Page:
By Terri Ross

When I work with APX clients or speak at various plastic surgery conferences, one of the top pain points that comes up repeatedly is compensation. There is a lot of frustration and confusion around utilizing the most effective compensation strategies within your plastic surgery practice. Here are key questions to ask yourself about your current compensation strategy as you read through this information:

  • How did you develop your current compensation plan? 
  • What prompted you to create your pay structure this way?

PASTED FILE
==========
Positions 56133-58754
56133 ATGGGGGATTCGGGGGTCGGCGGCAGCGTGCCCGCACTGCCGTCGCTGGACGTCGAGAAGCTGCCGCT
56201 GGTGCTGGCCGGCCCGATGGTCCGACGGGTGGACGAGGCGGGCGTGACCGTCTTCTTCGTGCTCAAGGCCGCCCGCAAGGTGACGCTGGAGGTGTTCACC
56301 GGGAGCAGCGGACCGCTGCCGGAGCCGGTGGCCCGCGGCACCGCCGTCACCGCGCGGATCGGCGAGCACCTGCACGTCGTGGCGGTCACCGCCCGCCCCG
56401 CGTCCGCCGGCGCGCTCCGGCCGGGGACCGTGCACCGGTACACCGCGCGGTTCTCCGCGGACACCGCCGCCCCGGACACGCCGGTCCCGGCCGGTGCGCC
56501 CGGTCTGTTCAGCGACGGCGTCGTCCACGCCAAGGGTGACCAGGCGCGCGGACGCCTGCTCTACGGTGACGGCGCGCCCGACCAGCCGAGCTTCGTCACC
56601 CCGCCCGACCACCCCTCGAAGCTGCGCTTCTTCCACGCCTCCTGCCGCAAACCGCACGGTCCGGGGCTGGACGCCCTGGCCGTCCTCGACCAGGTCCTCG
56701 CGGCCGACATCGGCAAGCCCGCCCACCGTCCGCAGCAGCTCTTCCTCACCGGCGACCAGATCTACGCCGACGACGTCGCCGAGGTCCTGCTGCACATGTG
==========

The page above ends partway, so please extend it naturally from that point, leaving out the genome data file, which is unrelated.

• Is your compensation structure legal and compliant?
  • Does your current pay structure reward behavior? And if it does, which behaviors is it designed to reward?
  • Does it fit into the goals of your practice? Or are you trying to make your financial plan work around your compensation system?

The Purpose of Your Compensation Structure

Before you set goals, it is important to understand the why behind them. Ask yourself, “What do I want my compensation structure to reward? What behaviors do I want my team to exude, and what behaviors do I want my team to work on and improve at?

In general, your compensation structure should:

  • Grow the practice: Write down what that looks like for you. What are you going to reward compensation-wise to help grow? Is your current structure meeting the goals you set? For example, maybe a big goal is to increase your hourly revenue or add more patients to the schedule.